Leaders in Montana’s ranching industry are in Washington, D.C., this week working on federal issues that are impacting their operations and way of life.
They’re meeting with other livestock producers from across the nation as part of the Public Lands Council (PLC) and National Cattlemen’s Beef Association (NCBA) Spring Legislative Conference.
Vicki Olson, a Malta rancher, is also the current chairwoman of the Montana Public Lands Council. A big issue for her and other public lands ranchers is wild horse management and a recent request by Friends for Animals, an animal-rights organization. The group has asked the federal government to list feral horses in Montana as an endangered species, which would give them protection under the Endangered Species Act (ESA).
“Yes, and it has really hit the media hard again. It really bothers me that the animal-rights organization Animals First believes that wild horses belong on the Endangered Species List,” said Olson. “And especially that particular group of Montana wild horses in the Pryor Mountains. The Endangered Species Act was never meant for domestic livestock or pets. It’s a perfect example of why the Endangered Species Act needs some reform and modernizing, as we call it.”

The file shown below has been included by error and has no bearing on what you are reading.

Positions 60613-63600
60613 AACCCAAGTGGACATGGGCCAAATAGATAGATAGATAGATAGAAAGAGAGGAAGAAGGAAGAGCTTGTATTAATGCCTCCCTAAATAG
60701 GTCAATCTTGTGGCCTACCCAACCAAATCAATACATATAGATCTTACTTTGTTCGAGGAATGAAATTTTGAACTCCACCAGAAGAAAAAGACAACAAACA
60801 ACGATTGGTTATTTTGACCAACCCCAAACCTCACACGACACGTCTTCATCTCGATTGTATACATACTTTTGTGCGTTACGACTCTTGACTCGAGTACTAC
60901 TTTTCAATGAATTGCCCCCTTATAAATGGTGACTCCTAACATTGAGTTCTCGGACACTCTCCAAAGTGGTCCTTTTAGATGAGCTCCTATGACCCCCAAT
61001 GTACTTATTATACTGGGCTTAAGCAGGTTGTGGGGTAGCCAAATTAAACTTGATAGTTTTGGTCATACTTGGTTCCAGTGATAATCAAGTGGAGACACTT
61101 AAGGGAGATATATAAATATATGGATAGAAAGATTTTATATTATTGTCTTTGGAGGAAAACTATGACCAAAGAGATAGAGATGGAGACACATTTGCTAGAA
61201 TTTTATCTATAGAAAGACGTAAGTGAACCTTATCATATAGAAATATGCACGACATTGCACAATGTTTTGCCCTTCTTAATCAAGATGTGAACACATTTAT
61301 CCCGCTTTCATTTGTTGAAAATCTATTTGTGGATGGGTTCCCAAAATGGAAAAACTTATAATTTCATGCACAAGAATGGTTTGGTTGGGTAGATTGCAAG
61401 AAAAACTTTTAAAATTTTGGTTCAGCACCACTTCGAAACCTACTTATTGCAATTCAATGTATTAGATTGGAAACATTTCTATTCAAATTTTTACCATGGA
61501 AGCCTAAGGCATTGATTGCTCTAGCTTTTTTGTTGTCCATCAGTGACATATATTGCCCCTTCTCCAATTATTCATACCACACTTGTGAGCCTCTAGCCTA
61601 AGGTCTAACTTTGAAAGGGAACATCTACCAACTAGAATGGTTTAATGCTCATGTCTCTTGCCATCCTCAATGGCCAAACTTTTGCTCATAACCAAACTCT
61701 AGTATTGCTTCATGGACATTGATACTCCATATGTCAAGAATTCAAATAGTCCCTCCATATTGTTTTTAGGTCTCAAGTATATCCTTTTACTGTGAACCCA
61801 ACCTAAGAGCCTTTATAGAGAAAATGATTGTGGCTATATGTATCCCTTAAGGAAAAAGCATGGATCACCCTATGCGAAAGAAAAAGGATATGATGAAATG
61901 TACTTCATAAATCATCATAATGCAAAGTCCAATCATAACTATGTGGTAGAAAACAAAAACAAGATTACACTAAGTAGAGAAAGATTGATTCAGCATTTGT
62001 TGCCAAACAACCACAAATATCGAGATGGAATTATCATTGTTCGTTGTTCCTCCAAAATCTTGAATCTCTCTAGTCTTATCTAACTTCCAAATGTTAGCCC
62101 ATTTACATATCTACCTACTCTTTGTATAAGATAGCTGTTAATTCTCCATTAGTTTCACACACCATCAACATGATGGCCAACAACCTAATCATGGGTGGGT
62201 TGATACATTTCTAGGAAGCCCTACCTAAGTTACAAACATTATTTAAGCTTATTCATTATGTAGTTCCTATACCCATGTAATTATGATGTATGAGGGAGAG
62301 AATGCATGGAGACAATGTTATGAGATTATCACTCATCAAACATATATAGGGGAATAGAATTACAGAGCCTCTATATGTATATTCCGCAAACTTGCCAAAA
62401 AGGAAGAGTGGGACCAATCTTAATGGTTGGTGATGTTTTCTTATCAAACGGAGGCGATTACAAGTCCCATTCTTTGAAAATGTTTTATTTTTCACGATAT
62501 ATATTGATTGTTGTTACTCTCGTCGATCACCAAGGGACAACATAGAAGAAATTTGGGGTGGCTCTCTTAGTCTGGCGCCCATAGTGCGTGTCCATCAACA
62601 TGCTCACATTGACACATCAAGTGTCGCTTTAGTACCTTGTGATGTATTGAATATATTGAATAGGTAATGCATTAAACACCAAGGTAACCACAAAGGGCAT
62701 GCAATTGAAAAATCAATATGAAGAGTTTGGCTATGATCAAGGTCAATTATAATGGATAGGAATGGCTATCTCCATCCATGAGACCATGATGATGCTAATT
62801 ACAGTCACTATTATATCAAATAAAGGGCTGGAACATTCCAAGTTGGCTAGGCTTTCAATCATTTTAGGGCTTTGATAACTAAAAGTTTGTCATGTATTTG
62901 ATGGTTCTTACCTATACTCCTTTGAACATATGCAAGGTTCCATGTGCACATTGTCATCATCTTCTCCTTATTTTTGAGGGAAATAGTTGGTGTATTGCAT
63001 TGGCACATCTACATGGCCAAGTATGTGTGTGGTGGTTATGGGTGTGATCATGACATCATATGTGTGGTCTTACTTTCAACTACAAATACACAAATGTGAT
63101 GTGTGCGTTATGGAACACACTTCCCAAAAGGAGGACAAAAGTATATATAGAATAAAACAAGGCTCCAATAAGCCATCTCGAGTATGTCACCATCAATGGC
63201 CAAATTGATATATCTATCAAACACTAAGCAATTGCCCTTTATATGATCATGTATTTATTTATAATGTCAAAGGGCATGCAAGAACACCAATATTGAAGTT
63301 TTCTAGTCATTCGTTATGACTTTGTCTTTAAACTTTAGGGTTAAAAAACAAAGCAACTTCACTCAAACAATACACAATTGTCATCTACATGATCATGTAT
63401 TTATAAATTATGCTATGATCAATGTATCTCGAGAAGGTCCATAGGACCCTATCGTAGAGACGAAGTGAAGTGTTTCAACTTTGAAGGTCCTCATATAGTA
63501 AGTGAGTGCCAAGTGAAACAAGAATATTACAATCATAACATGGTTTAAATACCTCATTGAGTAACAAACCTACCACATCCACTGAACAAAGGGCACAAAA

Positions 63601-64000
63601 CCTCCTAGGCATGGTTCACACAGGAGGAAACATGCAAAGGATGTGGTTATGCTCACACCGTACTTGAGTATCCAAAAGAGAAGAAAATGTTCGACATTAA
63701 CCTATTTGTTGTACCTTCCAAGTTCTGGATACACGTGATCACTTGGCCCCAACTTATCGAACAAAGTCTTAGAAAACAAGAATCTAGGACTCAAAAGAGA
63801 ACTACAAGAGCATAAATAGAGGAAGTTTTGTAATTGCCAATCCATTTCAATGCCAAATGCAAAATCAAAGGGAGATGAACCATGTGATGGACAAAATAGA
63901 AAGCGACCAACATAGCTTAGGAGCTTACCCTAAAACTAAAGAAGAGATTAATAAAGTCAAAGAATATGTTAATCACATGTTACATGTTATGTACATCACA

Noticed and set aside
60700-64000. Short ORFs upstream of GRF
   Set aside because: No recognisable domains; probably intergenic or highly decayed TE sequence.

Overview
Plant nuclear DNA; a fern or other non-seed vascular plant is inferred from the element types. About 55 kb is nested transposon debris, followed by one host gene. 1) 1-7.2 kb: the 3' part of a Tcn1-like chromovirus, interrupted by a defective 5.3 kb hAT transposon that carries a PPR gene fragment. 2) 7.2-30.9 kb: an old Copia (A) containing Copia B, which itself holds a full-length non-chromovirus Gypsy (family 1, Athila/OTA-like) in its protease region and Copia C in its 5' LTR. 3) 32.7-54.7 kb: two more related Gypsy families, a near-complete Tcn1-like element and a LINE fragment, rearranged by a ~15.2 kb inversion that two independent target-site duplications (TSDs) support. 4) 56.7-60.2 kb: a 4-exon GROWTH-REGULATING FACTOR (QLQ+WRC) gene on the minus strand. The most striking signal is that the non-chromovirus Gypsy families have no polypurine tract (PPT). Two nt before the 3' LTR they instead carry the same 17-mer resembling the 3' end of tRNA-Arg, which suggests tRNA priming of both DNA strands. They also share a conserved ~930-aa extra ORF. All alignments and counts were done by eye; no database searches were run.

It’s a big issue and one not just in Washington, D.C. but for also people back home and organizations like the Montana PLC and Montana Stockgrowers Association.
Olson said, “Yes, I think it does a lot of good for us come back here and talk to the people that actually make the decisions or rules that we have to live with on the ground. When we get back here, we’re lucky because our legislators and their staff make it point to be able to see us and also the agency people and talk about what’s exactly going on the ground. I think are representation here is awesome.”
Public lands ranchers can learn more about the progress of these issues this September at PLC's 50th Annual Meeting in Park City, Utah. Interested attendees can visit www.publiclandscouncil.org to learn more.